Improving the copy on your website
Posted on 14th January 2017 at 16:57
Nearly all businesses now have a website to promote their products and services. A website is something purchasers expect to find, so just having one is no longer an advantage in itself.
To attract new customers as well as keeping your existing clients, your website needs to send out the right messages. This article gives some pointers about what you might think about.
The overriding consideration is to meet your customers' needs. Website copy is the ‘meat’ of all business websites, but you've got to tell people what you can do for them, rather than simply how great you are. Rambling statements about you are far less valuable than explaining how you really help your clients or customers.
If your copy is talking about your customers as it should do, then all of a sudden there are more words like “You” and “Your” and less "I" and "We".
If you know your customers, then you can anticipate their questions.
Put yourself in your customers' shoes, and have a Q & A page on your site that answers the questions that prospective customers ask all of the time! In providing answers, take care not to use industry jargon. Q & A is great way to show people that you understand their current situation and that you have the answer for them.
People don’t read websites like books.
Visitors to your site will tend to scan the text rather than read pages word for word. Avoid lengthy paragraphs or if you need them, break up paragraphs with headings, subheadings and lists. Another trick is to not be afraid to repeat information on different pages. Visitors to your site can arrive at any page so try and make sure that each page can stand alone.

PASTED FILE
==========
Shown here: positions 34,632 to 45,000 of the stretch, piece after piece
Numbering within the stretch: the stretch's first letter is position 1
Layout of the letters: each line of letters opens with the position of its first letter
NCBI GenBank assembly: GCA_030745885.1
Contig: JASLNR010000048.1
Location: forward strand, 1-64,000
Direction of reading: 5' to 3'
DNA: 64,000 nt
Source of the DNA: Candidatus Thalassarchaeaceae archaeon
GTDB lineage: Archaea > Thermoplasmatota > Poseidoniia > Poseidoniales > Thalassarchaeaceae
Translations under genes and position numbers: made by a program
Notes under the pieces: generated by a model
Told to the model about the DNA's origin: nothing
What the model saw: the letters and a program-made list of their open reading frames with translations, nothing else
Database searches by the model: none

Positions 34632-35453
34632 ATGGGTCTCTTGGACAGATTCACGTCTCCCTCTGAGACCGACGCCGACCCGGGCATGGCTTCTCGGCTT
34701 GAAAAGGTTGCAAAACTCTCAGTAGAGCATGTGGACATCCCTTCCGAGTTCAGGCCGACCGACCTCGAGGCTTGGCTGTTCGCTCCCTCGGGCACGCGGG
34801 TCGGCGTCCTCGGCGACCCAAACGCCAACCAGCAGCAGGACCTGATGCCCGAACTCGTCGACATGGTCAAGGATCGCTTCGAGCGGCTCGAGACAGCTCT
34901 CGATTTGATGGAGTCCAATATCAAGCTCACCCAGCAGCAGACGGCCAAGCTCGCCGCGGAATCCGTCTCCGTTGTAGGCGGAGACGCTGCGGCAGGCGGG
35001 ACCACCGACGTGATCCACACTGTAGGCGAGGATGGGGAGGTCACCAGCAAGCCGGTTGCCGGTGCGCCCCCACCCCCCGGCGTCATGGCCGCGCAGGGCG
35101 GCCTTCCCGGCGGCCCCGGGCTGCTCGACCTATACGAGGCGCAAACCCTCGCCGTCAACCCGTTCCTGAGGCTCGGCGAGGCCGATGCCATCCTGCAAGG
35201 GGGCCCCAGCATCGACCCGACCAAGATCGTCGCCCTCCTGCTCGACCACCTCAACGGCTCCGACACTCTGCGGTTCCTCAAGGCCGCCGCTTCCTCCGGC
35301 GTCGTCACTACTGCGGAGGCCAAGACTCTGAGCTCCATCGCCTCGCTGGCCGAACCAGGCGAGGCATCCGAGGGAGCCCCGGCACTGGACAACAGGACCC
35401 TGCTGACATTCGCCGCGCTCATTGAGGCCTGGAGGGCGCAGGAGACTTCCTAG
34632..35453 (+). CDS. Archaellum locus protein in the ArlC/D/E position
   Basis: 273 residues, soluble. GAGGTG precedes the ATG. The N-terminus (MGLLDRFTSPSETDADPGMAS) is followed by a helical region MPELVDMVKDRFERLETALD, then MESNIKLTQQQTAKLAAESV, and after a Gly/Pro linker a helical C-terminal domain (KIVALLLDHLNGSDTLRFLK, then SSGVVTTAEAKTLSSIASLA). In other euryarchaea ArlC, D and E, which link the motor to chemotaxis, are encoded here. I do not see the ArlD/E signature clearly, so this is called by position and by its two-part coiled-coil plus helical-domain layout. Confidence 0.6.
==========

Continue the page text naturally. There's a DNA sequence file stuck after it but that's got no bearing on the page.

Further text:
Content is King.
Google loves sites that are regularly changing and updating. Add new items and remove old ones, particularly if they are date sensitive. You might be too busy to write new material or perhaps it’s not your ‘bag’. Don’t worry there are plenty of people who can help while you focus on what you’re good at.
If you have a page on your site that you know ranks particularly well, you are probably better leaving it as it is. You could lose your ranking if you fiddle too much.
Write and think about keywords at the same time.
The words you use will influence your site’s search engine optimisation (SEO). Keywords that describe what you do and where you are can help improve your SEO. There’s a balance between shoe-horning in too many keywords and just enough so that your copy still flows and reads naturally. It’s a bit of a skill but don’t get overly hung up on it.
Checking your own copy is a fool’s game.
Everyone gets word-blind to their own writing. Ask someone with decent proof reading skills and a command of basic grammar to review your site and correct simple errors from creating a negative impression. The devil as they say is in the detail.
If you would like any help or advice on improving the copy on your website, feel free to contact us
Tagged as: Websites
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